Very few fighters have a long life, but one exception is the MiG-21 fighter.

Early studies of the MiG-21 fighter began in 1953. The success of the MiG-15 and MiG-17 showed that Soviet aerospace engineers could fully compete with the Western partners. The Soviet Union produced the first supersonic fighter, the MiG-19. However, technology had changed so rapidly in the two decades since the birth of the first jet. The MiG-15s were once famous for their speed, but could not even keep up with modern American bombers.

And the introduction of the MiG-21 fighter jet aimed to regain the balance, while providing an effective air superiority weapon. The MiG-21 could reach speeds above Mach 2, was equipped with an internal 23mm cannon and was capable of carrying 2-6 missiles. The MiG-21 can also perform a ground attack role, the fighter can carry a limited number of bombs and missiles.

Indian Air Force begins to decommission MiG-21 fighters
Indian Air Force begins to decommission MiG-21 fighters

The Soviet Union produced 10,645 MiG-21s between 1959 and 1985. India also produced 657 under license and technology transfer from Moscow, and Czechoslovakia also produced 194 under license. China based the design of the MiG-21 to create the Chengdu J-7 version. A total of about 2,400 J-7 fighters were produced between 1966 and 2013. With such a huge number, the MiG-21 has become the most produced supersonic fighter in the history of the world.

The MiG-21 never fought in the war between NATO and Warsaw. In Vietnam, the advantages of size and maneuverability allowed the MiG-21s to avoid enemy air-to-air missiles, attack quickly and retreat quickly. The MiG-21 was widely used in wars throughout the Middle East. The Israel Defense Forces’ MiG-21 fighter-bombers devastated Egyptian and Syrian bases in the opening airstrikes of the Six-Day War.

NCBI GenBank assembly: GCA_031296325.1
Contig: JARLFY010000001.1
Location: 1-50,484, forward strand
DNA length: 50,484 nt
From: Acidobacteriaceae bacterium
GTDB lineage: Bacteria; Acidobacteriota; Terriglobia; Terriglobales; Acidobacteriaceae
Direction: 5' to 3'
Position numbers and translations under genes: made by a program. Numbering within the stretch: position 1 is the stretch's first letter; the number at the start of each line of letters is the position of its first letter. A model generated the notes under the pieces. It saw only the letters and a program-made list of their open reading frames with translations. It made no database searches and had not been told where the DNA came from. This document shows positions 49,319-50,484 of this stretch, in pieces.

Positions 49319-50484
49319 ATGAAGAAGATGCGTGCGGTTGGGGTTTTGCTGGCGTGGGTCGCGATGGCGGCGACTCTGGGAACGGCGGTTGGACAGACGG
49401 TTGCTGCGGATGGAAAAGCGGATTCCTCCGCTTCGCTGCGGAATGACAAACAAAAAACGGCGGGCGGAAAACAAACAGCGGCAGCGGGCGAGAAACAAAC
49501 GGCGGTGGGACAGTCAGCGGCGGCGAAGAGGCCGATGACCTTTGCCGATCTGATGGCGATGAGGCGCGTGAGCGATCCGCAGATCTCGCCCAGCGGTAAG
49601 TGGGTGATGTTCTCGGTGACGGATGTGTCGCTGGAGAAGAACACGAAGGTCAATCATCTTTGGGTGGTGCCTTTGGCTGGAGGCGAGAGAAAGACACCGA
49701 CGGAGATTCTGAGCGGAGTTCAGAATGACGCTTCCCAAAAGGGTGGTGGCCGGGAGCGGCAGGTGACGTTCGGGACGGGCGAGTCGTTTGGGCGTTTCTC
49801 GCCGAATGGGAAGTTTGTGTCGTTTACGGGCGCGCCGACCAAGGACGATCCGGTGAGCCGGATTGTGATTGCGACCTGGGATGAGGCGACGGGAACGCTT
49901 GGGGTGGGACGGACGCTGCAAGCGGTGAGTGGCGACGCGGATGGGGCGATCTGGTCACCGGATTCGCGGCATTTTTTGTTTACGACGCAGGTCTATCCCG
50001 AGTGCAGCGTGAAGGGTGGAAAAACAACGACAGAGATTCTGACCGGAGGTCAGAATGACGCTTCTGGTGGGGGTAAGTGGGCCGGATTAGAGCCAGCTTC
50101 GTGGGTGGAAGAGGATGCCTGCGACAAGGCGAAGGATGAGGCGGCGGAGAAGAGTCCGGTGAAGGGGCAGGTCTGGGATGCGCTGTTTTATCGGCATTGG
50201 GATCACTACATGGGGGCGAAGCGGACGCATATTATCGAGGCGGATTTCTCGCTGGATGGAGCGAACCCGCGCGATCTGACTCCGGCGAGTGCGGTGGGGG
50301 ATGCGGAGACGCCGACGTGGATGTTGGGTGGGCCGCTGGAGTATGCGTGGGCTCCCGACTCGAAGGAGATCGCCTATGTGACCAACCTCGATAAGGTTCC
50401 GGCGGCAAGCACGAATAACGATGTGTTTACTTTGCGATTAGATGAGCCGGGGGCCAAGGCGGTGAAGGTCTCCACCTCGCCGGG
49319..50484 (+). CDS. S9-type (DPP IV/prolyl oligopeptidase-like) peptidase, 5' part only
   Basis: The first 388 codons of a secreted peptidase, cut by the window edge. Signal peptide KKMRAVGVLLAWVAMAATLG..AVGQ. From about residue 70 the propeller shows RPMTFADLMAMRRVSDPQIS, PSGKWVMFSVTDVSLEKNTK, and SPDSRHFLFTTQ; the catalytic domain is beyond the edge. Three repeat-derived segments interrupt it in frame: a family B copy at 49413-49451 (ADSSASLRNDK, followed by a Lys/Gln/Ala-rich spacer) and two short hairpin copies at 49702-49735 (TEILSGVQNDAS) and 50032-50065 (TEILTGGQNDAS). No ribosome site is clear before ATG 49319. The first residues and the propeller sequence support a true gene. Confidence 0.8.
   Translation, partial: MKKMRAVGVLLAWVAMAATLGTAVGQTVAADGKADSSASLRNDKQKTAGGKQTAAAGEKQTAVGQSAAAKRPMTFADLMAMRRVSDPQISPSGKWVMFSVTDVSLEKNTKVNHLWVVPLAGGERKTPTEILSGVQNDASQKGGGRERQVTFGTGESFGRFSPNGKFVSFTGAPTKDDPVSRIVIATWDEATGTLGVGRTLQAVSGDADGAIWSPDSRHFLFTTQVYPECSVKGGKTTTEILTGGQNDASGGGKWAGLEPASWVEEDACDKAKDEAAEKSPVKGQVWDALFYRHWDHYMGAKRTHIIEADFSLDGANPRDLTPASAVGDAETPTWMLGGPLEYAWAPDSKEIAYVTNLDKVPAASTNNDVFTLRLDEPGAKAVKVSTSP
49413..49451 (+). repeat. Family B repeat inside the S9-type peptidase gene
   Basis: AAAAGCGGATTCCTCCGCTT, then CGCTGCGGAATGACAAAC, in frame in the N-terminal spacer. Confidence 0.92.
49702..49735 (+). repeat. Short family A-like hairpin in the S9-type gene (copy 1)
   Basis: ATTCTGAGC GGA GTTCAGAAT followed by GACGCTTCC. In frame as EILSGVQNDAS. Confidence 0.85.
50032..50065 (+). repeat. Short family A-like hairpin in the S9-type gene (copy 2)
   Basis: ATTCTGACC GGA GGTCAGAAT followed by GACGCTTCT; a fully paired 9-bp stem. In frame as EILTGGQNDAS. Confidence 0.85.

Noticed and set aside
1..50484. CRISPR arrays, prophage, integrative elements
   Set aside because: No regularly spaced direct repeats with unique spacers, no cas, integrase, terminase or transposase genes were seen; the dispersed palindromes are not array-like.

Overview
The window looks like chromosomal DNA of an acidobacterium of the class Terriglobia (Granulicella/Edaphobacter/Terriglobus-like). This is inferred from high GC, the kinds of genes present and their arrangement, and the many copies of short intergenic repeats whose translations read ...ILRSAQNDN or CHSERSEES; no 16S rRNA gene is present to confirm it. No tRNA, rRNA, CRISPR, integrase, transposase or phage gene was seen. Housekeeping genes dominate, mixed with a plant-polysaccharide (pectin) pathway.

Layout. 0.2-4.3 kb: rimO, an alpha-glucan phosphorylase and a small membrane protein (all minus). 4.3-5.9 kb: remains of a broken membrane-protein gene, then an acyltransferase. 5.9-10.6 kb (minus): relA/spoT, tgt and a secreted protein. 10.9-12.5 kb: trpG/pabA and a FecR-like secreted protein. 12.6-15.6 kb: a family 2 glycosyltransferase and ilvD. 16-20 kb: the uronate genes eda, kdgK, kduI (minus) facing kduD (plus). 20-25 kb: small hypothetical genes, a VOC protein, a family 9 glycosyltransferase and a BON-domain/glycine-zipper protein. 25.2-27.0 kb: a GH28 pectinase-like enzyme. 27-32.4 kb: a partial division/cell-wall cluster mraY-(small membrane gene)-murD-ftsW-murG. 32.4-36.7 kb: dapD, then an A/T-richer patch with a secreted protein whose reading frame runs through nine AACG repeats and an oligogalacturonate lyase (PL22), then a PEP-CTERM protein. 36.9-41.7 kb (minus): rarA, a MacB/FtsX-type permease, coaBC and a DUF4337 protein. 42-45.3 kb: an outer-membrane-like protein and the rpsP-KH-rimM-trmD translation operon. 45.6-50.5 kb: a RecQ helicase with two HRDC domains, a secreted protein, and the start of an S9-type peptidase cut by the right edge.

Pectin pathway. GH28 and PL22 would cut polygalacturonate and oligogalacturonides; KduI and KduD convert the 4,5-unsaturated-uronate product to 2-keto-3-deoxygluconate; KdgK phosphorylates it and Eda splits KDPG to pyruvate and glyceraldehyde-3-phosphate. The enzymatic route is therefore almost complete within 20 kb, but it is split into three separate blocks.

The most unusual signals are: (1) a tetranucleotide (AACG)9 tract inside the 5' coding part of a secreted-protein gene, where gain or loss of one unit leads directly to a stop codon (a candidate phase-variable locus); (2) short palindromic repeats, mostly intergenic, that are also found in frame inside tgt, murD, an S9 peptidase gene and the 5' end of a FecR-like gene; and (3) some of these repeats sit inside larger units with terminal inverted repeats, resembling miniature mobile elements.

The number of MiG-21s in service began to decline in the late 1980s and 1990s, and were replaced by more modern models. However, many air forces continue to use the Chinese-made MiG-21 and its variants. The MiG-21 is still in service with 18 air forces worldwide, including two NATO members, Romania and Croatia. The aircraft has served with about 40 other air forces since 1960. China, Russia and Ukraine still carry out maintenance and upgrade of existing aircraft.

The MiG-21s in use today have many differences from the 1959 version. It is equipped with more modern and sophisticated weapons, such as the R-60 AAM, Magic 2 and Python missiles. Electronic equipment upgrades improve radar and communications. This makes the MiG-21 still very intimidating when confronting modern aircraft.

Currently, China has stopped producing J-7. The J-7s have been delivered for local defense and training missions. Croatia and Romania will also liquidate MiG-21s over the next five years. After a series of accidents, India finally retired its MiG-21s. However, this does not mean the end of the MiG-21. Many models of the J-7 and MiG-21 are still in service for quite a long time. Bangladesh purchased the last dozen J-7s in 2013 and will use them for a long time.

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